The Environment Secretary, Michael Gove, has gone to war with the mighty Treasury over their blocking progress on our environmental protections. There is a happy coincidence between this Cabinet bust up, the EU’s taking the government to court over its failure to act on air pollution and the Lords rejecting the government plans for a post Brexit environmental enforcement agency. It highlights why the government should scrap their current flabbyconsultation on the creation of an environmental protection agency and restart it based upon the Lords’ amendment to the EU Withdrawal Bill.
The EU has finally acted to protect public health after 8 years of illegal air in the UK; it should have happened far sooner. I’ve been writing to the Commission since 2002 asking for them to reject plans by the government and successive London Mayors as inadequate. In the meantime, tens of thousands of people have died premature deaths because of government complacency and the vested interests of vehicle manufacturers.
If Brexit is going to be a success, then it needs to be a green Brexit. That’s why I welcome legal action being taken by the European Commission, because it highlights what a UK enforcement agency, with teeth, should do. One reason for the Lords’ rejection of government plans to create a new watchdog to take over the European Commission’s role, was that their proposed agency lacked any legal bite. It would be a lame lapdog of a quango, which would inconvenience no one and what is the point of that?
My own Clean Air Bill would not only make clean air a human right, it would also create a Citizens’ Commission with the power to support individuals and communities who wish to take legal action against organisations responsible for bad air. This could provide a template for other environmental issues, with the right to clean water being an obvious next step.
The new UK enforcement agency needs to be underpinned by strong principles written into primary legislation. The existing EU principles, like polluter pays, the protection of future generations, and animal sentience, have widespread support, which is why they are included in my Clean Air Bill and the Lords’ amendment. These would inform the agencies work on policy, strategy and its recommendations for action.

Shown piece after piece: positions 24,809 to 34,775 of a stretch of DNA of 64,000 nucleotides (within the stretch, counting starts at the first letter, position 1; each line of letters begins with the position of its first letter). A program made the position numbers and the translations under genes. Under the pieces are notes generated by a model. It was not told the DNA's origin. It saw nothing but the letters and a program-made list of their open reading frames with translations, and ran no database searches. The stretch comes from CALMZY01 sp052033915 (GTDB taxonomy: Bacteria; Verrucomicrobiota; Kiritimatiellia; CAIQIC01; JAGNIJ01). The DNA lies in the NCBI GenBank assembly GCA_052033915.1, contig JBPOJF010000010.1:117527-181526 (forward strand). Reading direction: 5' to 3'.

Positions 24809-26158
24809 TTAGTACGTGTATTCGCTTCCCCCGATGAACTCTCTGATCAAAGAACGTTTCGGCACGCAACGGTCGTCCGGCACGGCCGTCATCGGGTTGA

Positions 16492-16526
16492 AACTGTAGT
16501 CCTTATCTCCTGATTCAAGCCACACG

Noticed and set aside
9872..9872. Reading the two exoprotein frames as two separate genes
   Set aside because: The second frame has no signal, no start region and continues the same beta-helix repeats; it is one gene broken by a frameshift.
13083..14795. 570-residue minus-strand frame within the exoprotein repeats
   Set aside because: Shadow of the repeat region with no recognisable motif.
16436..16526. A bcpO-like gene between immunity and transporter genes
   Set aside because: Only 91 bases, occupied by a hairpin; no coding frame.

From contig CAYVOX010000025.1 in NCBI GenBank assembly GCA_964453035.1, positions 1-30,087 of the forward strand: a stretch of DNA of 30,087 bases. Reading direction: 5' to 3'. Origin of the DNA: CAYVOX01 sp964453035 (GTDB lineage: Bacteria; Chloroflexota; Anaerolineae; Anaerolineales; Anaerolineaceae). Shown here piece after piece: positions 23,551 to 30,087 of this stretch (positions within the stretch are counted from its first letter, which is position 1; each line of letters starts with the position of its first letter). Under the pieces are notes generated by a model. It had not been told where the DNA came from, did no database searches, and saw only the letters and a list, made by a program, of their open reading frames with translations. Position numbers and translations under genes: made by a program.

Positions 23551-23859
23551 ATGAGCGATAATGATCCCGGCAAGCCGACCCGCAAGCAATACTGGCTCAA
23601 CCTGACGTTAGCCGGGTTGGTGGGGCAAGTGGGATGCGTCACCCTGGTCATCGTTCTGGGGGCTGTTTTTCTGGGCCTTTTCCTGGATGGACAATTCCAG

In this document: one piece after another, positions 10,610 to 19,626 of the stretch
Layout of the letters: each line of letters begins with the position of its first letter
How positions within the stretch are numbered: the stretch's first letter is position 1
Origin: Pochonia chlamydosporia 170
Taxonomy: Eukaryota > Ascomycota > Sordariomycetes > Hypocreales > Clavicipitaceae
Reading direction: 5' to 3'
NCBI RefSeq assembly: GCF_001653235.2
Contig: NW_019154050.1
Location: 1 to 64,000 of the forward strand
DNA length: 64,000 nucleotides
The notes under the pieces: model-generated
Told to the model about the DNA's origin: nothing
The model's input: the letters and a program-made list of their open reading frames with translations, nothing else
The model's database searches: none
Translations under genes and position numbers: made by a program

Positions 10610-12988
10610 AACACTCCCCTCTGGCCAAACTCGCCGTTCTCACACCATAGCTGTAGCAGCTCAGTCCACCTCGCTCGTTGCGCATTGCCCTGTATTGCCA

While the European Commission is better at enforcing the environmental rules than our own government ,it has a far from perfect record. It got too cozy with the vehicle manufacturers and allowed the whole ‘defeat devices’ scandal to happen, with widespread cheating of air pollution standards. It has also taken the European Commission eight years to take action, despite clear evidence that our government had no plan or intention of reducing pollution by taking radical steps. That is eight years of illegal air. I hope that a UK agency will not be so reluctant to act.
There is no timetable for the government response to the Lords’ amendment, which gives us time to organise and lobby. The government is making a mess of Brexit because it is driven by a right-wing Cabinet which is reluctant to make compromises. So the Trade Bill, along with all the Lords’ amendments are waiting for Theresa May to sort herself out. Ultimately, she will be forced to make concessions in order to get anything agreed and an environmental enforcement body with teeth, is high on the list of things that will keep most people happy. I know of Conservative MPs who feel uneasy about their vote to reject Animal Sentience and the Lords’ amendment provides them with a chance to make amends. With Michael Gove’s behind the scenes backing, there is every chance that a new agency with greater powers, will become a reality.
The question is, can we make this enforcement agency even tougher and more bloody minded in defence of our environment, than what we have now? Can we have it defending communities against the corporate frackers or school childrens’ lungs against the motoring lobby? Will it stand up for the planet against the single most environmentally damaging project in this country, the expansion of Heathrow? A world class enforcement agency would and that is what the UK needs post Brexit.